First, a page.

These example sentences are selected automatically from various online news sources to reflect current usage of the word 'fidelity.' Views expressed in the examples do not represent the opinion of Merriam-Webster or its editors. Send us feedback.

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First Known Use of fidelity

15th century, in the meaning defined at sense 1a

History and Etymology for fidelity

Middle English fidelite, borrowed from Middle French fidelité, borrowed from Latin fidēlitāt-, fidēlitās, from fidēlis "faithful, loyal, trustworthy" (from fidē-, stem of fidēs "trust, belief, faith" + -lis, denominal suffix of appurtenance) + -itāt-, -itās -ity

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Time Traveler for fidelity

Time Traveler

The first known use of fidelity was in the 15th century

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Last Updated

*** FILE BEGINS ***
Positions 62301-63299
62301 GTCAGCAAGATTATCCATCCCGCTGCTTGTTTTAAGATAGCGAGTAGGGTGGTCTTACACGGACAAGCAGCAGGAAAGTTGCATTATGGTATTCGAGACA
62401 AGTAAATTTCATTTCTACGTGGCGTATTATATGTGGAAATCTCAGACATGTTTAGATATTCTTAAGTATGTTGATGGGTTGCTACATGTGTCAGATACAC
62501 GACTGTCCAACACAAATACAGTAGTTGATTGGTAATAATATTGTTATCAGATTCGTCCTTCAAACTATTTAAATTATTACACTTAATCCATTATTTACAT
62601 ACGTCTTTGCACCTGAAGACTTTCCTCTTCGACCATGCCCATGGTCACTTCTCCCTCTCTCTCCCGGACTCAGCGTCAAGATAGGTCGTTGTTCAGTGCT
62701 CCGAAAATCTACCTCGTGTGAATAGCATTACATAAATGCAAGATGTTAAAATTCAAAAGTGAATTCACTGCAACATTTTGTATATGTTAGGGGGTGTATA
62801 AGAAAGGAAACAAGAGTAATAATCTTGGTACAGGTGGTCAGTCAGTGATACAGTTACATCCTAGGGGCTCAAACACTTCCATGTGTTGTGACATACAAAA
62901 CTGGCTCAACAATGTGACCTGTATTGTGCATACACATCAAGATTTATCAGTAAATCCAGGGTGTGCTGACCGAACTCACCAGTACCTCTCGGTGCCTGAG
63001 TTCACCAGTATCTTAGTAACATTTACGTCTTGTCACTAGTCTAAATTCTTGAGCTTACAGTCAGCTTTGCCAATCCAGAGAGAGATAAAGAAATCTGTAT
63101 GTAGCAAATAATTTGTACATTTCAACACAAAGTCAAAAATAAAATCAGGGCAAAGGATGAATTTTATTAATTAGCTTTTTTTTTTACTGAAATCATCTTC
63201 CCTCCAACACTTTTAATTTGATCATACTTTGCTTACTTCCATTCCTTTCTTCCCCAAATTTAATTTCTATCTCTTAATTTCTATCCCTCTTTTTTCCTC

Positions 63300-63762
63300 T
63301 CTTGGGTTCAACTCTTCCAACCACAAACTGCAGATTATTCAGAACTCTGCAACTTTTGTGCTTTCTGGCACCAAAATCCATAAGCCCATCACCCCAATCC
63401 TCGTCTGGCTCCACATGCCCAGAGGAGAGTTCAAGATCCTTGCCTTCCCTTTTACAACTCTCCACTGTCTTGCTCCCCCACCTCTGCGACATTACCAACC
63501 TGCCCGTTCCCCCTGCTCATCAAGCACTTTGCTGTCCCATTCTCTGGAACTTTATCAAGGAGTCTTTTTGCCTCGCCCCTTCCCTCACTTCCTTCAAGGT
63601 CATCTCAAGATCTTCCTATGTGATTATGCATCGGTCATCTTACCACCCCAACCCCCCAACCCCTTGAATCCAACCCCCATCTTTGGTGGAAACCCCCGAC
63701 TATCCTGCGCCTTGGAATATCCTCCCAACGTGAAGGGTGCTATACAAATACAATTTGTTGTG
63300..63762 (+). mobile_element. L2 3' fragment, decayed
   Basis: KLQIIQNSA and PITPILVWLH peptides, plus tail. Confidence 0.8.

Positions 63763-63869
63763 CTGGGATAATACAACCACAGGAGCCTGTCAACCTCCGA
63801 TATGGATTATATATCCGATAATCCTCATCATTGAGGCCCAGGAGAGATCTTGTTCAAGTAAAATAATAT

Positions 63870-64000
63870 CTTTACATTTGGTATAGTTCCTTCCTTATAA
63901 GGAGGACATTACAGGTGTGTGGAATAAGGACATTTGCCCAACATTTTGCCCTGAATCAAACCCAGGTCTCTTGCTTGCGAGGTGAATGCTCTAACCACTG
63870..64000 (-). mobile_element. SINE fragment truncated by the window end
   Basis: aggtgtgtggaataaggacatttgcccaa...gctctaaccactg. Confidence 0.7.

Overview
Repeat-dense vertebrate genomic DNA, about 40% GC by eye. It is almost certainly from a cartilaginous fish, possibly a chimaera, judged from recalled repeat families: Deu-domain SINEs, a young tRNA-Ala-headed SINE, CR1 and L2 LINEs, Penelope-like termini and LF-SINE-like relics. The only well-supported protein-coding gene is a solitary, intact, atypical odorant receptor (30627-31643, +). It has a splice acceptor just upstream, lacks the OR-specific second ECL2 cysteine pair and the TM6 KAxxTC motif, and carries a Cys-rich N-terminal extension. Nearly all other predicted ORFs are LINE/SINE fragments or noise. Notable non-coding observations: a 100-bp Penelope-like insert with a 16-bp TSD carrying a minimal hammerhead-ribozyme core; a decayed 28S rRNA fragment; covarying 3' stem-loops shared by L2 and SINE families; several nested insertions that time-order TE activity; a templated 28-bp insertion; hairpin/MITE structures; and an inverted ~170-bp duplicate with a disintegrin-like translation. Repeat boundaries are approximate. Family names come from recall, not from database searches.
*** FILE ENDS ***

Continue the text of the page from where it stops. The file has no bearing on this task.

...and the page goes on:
2 Mar 2021

Cite this Entry

“Fidelity.” Dictionary, Merriam-Webster, Accessed 3 Mar. 2021.

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More Definitions for fidelity



English Language Learners Definition of fidelity

: the quality of being faithful to your husband, wife, or sexual partner
: the quality of being faithful or loyal to a country, organization, etc.
: the degree to which something matches or copies something else


fi·​del·​i·​ty | \ fə-ˈde-lə-tē How to pronounce fidelity (audio) , fī- \

Kids Definition of fidelity

1 : loyalty They swore fidelity to the king.
2 : accuracy I described the scene with fidelity.


fi·​del·​i·​ty | \ fə-ˈde-lə-tē, fī- How to pronounce fidelity (audio) \

Legal Definition of fidelity

: the quality or state of being faithful or loyal especially : loyalty to one's spouse in refraining from adultery and sometimes in submitting to a spouse's reasonable sexual desires